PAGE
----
$\displaystyle \psi\left(3,3,4\right)=\frac{1}{\sqrt{3}}\left(\left|334\right\rangle +\left|343\right\rangle +\left|433\right\rangle \right) \ \ \ \ \ (24)$

The ${\frac{1}{\sqrt{3}}}$ ensures that ${\left|\psi\left(3,3,4\right)\right|^{2}=1}$.

Incidentally, for ${N\ge3}$ particles, it turns out to be impossible to construct a linear combination of the basis states such that the overall state vector is symmetric with respect to the interchange of some pairs of particles and antisymmetric with respect to the interchange of other pairs. A general proof for all ${N}$ requires group theory, but for ${N=3}$ we can show this by brute force. There are ${3!=6}$ basis vectors

$\displaystyle \left|123\right\rangle ,\left|231\right\rangle ,\left|312\right\rangle ,\left|132\right\rangle ,\left|321\right\rangle ,\left|213\right\rangle \ \ \ \ \ (25)$

Suppose we require the compound state vector to be symmetric with respect to exchanging 1 and 2. We then must have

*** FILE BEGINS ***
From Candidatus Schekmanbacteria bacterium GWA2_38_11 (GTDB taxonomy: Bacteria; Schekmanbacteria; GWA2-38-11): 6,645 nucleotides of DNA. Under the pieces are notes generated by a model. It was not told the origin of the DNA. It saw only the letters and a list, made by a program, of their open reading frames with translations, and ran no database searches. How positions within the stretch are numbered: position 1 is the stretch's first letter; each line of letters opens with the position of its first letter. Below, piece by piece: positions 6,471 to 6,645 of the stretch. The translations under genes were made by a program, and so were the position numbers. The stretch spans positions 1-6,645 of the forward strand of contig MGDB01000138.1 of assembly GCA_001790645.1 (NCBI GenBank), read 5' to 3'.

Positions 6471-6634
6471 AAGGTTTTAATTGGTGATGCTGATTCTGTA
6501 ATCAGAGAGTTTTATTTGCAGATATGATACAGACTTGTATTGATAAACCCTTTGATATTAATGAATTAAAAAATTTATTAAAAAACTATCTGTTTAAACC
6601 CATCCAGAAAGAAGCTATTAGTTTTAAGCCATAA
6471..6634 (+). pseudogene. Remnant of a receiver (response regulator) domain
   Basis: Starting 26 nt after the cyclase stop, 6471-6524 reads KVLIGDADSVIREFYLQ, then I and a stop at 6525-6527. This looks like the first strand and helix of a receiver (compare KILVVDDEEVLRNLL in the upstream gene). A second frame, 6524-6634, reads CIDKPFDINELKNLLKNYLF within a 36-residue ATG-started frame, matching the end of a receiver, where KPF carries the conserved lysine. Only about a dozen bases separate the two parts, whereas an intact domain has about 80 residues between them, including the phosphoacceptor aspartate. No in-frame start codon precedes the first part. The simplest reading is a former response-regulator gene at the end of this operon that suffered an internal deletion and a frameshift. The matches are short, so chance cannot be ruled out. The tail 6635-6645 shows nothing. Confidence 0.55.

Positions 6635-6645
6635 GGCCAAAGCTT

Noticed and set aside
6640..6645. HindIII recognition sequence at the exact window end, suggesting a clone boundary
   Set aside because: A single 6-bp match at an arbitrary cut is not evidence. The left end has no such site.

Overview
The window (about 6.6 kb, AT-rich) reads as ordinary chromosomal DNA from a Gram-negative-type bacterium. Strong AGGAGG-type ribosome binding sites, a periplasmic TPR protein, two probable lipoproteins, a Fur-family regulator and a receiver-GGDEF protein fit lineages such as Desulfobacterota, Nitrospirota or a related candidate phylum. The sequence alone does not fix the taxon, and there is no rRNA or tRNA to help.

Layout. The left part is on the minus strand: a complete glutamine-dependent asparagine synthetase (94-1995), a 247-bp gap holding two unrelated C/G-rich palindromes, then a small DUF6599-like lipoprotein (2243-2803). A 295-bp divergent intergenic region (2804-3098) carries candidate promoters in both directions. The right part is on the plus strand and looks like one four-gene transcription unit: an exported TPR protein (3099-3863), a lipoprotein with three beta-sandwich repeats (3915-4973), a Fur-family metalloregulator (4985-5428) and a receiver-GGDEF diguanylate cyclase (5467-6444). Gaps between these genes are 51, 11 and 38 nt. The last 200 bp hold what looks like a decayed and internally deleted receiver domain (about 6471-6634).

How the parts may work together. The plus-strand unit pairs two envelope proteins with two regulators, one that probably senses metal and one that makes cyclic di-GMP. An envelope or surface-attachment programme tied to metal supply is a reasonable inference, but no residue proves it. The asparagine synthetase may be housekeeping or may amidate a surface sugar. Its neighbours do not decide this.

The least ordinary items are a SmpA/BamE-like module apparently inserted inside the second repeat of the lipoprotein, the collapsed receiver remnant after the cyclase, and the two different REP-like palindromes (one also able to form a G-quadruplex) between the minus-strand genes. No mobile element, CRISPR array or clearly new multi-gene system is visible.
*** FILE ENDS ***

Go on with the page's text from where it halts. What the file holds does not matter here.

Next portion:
$\displaystyle \psi=A\left(\left|123\right\rangle +\left|213\right\rangle \right)+B\left(\left|231\right\rangle +\left|132\right\rangle \right)+C\left(\left|312\right\rangle +\left|321\right\rangle \right) \ \ \ \ \ (26)$

If we now try to make ${\psi}$ antisymmetric with respect to exchanging 2 and 3, we must have

$\displaystyle \psi=D\left(\left|123\right\rangle -\left|132\right\rangle \right)+E\left(\left|231\right\rangle -\left|321\right\rangle \right)+F\left(\left|312\right\rangle -\left|213\right\rangle \right) \ \ \ \ \ (27)$

Comparing the two, we see that

 $\displaystyle A$ $\displaystyle =$ $\displaystyle D=-F\ \ \ \ \ (28)$ $\displaystyle B$ $\displaystyle =$ $\displaystyle E=-D\ \ \ \ \ (29)$ $\displaystyle C$ $\displaystyle =$ $\displaystyle F=-E \ \ \ \ \ (30)$